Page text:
Next Article in Journal
Allergic Reactions and Cross-Reactivity Potential with Beta-Lactamase Inhibitors
Previous Article in Journal
Effect of Education for Hypertensive Patients with Correctly Performed Self-Blood Pressure Monitoring (SBPM)
Article Menu

Export Article

Open AccessArticle

Pilot and Feasibility of Combining a Medication Adherence Intervention and Group Diabetes Education for Patients with Type-2 Diabetes

1
Department of Pharmacy Practice and Science, University of Iowa College of Pharmacy, Iowa City, IA 52242, USA
2
Mercy Family Pharmacy, Dubuque, IA 52001, USA
*
Author to whom correspondence should be addressed.
Pharmacy 2019, 7(3), 76; https://doi.org/10.3390/pharmacy7030076
Received: 30 April 2019 / Revised: 18 June 2019 / Accepted: 24 June 2019 / Published: 28 June 2019
(This article belongs to the Special Issue Pharmacist Services in Community Pharmacies)
  |  
PDF [3382 KB, uploaded 28 June 2019]
  |     |  

Abstract

Introduction: Controlling diabetes typically requires self-management and medications. Community pharmacists are positioned to support patients with both. Methods: This study assessed the feasibility and potential benefit of combining pharmacist-provided group diabetes education (up to eight sessions) and medication synchronization using a three-group design. Data were collected using pre–post paper surveys and electronic health record data. One group received both education and synchronization services, another group received medication synchronization only, and a third served as control. Results: Of 300 contacted patients, eighteen patients participated in group diabetes education, 14 had medication synchronization only, and 12 comprised a control group. There was little change in HbA1c over the study period. Medication adherence appeared to be positively aided by medication synchronization, although all groups started with high adherence. Some medication beliefs and self-care activities may have been positively impacted by group diabetes education. Both groups receiving medication synchronization were satisfied. Conclusions: Participants strongly agreed they would recommend group diabetes education from the study pharmacy to a friend and were satisfied with medication synchronization; however, it was difficult to tell if there was a synergistic effect by combining the two services. Reimbursement for diabetes education was not obtained despite multiple attempts, hindering sustainability. View Full-Text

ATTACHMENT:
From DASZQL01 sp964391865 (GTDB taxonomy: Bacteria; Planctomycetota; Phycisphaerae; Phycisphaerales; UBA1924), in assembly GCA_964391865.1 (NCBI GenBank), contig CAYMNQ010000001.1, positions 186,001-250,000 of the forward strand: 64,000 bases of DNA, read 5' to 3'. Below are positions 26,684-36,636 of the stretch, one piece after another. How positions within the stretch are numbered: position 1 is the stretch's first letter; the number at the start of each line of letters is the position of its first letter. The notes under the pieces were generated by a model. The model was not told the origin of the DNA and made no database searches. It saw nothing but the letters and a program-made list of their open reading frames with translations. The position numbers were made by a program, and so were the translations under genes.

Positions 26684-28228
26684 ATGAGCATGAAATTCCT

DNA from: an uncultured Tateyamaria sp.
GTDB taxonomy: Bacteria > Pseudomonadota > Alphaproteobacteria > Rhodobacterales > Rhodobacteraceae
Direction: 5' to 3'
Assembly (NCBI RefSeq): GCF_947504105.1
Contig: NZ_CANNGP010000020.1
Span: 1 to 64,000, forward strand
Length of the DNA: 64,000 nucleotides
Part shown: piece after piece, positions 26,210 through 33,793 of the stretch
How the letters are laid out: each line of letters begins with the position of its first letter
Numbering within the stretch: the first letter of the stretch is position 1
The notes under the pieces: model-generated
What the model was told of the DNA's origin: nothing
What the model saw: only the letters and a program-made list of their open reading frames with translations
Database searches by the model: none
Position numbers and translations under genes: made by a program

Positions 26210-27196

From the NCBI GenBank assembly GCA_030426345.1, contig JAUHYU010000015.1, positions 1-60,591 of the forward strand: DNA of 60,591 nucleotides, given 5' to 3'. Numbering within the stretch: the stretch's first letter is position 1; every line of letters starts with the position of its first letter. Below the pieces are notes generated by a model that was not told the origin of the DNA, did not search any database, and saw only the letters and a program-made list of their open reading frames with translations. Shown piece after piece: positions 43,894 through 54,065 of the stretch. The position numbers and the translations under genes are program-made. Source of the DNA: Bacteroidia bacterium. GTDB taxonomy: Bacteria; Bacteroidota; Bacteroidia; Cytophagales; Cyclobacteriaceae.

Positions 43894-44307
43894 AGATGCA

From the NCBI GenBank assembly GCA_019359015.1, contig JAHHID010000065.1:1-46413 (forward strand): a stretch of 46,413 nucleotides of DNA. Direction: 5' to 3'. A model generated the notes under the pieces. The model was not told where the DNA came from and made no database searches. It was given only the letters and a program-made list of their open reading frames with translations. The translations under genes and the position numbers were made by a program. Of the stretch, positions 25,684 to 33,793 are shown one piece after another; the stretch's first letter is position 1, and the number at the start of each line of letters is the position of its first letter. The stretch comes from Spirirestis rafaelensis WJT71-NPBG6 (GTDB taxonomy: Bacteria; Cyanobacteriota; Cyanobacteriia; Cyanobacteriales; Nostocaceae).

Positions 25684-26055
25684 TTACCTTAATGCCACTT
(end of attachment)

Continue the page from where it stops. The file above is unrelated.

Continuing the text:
Keywords: diabetes education; pharmacist; medication synchronization; medication adherence; diabetes self-management; patient-reported outcomes diabetes education; pharmacist; medication synchronization; medication adherence; diabetes self-management; patient-reported outcomes
Figures

Figure 1

This is an open access article distributed under the Creative Commons Attribution License which permits unrestricted use, distribution, and reproduction in any medium, provided the original work is properly cited (CC BY 4.0).
SciFeed

Share & Cite This Article

MDPI and ACS Style

Witry, M.; Ernzen, M.; Pape, A.; Viyyuri, B.R. Pilot and Feasibility of Combining a Medication Adherence Intervention and Group Diabetes Education for Patients with Type-2 Diabetes. Pharmacy 2019, 7, 76.

Show more citation formats Show less citations formats

Note that from the first issue of 2016, MDPI journals use article numbers instead of page numbers. See further details here.

Related Articles

Article Metrics

Article Access Statistics

1

Comments

[Return to top]
Pharmacy EISSN 2226-4787 Published by MDPI AG, Basel, Switzerland RSS E-Mail Table of Contents Alert
Back to Top